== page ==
For visually impaired, instant news alerts via phone

New technology from Audiopoint will make it easier for the visually impaired to be notified of news and new e-mail messages, without ever having to be online.

A new service from Audiopoint will make it easier for the visually impaired to be instantly notified of headlines and new e-mail messages, without ever having to log on or look at a screen.

Brian Lichorowic, CEO of the voice technology company, said that as far as he knows, the new "Voice Terminal Service" or VTS, is one of a kind because it's "proactive instead of reactive." VTS will alert subscribers via any telephone when a calendar event or e-mail pops up or a news feed or keyword is updated.

"This is perfect for the elderly who just want to be able to know when they have an e-mail from their grandson, and to respond to that," Lichorowic said. Consumers will respond to e-mails by recording an MP3 file that will be attached to the messages. Lichorowic said the technology for speech-to-text e-mails is not available yet.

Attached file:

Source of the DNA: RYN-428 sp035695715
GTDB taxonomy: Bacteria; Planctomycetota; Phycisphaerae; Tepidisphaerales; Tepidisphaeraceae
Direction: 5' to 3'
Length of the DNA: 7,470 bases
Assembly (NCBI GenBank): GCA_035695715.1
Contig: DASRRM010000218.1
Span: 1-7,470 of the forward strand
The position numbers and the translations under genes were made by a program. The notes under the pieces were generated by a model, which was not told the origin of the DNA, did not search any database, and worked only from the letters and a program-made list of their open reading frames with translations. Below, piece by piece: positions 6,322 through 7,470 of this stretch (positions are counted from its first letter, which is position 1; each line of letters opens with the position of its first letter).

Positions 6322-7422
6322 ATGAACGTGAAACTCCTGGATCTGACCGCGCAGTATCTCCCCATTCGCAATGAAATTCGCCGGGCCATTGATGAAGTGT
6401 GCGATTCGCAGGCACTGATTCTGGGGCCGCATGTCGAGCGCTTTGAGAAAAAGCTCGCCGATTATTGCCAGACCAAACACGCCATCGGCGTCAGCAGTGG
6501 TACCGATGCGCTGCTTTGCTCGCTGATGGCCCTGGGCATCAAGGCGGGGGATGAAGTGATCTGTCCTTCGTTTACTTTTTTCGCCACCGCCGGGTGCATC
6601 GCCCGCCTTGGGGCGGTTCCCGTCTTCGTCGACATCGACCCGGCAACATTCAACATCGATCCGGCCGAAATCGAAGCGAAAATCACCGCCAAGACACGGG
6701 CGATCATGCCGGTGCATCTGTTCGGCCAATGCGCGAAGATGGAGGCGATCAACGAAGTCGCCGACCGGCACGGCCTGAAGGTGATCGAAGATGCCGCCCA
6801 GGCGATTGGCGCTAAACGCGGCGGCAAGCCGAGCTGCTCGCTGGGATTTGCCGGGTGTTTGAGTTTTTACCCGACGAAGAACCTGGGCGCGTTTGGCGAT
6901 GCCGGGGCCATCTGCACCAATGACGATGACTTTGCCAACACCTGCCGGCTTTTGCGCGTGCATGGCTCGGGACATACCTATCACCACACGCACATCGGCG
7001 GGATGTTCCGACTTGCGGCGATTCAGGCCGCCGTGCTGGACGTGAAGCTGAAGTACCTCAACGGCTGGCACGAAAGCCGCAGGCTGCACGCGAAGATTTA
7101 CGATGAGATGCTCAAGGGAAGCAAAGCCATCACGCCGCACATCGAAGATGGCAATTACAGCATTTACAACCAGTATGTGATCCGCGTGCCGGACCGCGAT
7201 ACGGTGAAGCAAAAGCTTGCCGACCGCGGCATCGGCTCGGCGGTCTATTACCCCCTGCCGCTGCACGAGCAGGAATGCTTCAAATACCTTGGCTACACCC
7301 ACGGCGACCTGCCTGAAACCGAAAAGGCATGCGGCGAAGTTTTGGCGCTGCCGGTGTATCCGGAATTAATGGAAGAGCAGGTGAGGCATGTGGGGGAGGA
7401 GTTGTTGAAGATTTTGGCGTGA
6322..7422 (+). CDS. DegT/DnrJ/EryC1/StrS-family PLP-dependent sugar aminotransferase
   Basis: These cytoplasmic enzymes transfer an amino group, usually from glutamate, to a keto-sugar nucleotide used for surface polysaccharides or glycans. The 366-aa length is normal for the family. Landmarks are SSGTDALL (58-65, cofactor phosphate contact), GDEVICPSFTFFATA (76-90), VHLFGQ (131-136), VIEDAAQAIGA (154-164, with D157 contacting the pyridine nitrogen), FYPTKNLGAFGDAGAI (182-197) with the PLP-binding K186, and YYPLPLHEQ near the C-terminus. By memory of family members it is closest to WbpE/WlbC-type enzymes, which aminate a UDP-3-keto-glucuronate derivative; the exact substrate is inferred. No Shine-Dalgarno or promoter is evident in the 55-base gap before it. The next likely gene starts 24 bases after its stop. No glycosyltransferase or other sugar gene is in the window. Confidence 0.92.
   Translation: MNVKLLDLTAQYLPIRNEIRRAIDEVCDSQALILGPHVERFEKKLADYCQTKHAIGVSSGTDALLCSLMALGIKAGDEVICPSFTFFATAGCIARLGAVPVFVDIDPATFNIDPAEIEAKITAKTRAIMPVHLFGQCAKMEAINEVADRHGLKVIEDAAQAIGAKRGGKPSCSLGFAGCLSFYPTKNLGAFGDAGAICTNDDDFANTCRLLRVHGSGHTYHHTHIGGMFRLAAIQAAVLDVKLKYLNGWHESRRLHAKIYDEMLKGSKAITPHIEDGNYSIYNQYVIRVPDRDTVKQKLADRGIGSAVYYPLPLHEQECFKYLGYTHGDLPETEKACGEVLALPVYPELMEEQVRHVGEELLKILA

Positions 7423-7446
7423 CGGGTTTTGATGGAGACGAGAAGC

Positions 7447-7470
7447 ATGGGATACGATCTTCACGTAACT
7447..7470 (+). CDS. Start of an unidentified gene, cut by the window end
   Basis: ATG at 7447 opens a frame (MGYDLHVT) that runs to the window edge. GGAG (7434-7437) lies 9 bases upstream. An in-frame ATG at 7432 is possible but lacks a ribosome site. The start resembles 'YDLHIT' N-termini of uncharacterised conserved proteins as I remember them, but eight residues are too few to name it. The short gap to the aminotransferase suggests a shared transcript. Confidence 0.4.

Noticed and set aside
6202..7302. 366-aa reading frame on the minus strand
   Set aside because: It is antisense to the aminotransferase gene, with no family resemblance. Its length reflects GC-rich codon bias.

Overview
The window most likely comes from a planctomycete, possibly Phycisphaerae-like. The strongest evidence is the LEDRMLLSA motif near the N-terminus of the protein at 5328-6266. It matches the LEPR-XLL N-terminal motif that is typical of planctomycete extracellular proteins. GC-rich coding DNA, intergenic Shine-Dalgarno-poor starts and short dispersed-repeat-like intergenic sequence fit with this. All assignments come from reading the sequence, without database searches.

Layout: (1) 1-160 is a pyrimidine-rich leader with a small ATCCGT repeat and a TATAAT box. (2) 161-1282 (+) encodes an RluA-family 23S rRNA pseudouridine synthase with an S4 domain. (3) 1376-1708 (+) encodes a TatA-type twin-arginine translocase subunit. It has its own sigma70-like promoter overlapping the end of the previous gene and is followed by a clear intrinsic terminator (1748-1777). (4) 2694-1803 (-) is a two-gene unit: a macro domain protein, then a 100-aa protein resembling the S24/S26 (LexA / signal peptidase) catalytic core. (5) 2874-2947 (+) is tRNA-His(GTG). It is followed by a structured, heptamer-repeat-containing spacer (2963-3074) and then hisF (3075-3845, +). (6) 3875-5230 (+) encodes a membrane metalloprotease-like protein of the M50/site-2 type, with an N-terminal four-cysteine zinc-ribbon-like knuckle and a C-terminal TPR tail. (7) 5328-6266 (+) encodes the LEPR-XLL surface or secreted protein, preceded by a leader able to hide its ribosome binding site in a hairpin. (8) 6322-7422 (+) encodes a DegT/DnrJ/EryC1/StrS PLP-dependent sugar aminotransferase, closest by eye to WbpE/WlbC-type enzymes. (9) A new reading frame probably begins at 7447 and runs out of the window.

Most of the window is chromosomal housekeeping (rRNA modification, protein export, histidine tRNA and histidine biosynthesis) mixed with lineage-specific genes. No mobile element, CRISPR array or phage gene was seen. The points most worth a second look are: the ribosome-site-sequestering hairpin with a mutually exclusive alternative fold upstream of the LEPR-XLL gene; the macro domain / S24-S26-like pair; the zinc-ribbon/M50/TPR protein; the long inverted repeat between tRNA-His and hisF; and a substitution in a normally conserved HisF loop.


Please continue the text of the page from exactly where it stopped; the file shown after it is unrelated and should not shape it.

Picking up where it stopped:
Other "voice portal technology" services are available, such as TellMe or HeyAnita. With AudioPoint's VTS, subscribers will be able to narrow their information to a specific niche and locale--getting local news or sports, for example--and in the future, can choose from 6,000 different feeds. Lichorowic said the service also sends notifications about Amber Alerts or inclement weather.

Future updates of VTS will let subscribers use Google Calendars through the phone, whether a user has Gmail or not. Other e-mail services can be used, or the consumer can subscribe to VoiceTerminal.org e-mail for $5 a month.

The service, which launches this week, does come with a fee, at least for some. VTS will be free for disabled U.S. veterans, while others in financial straits can apply for monetary aid. Unlimited service, including unlimited minutes and alerts, will cost $499.95 annually, with simpler services, such as monthly service with 1,000 minutes of call time, costing $19.95.

 

Join the discussion

Conversation powered by Livefyre

Don't Miss
Hot Products
Trending on CNET

HOT ON CNET

Mac running slow?

Boost your computer with these five useful tips that will clean up the clutter.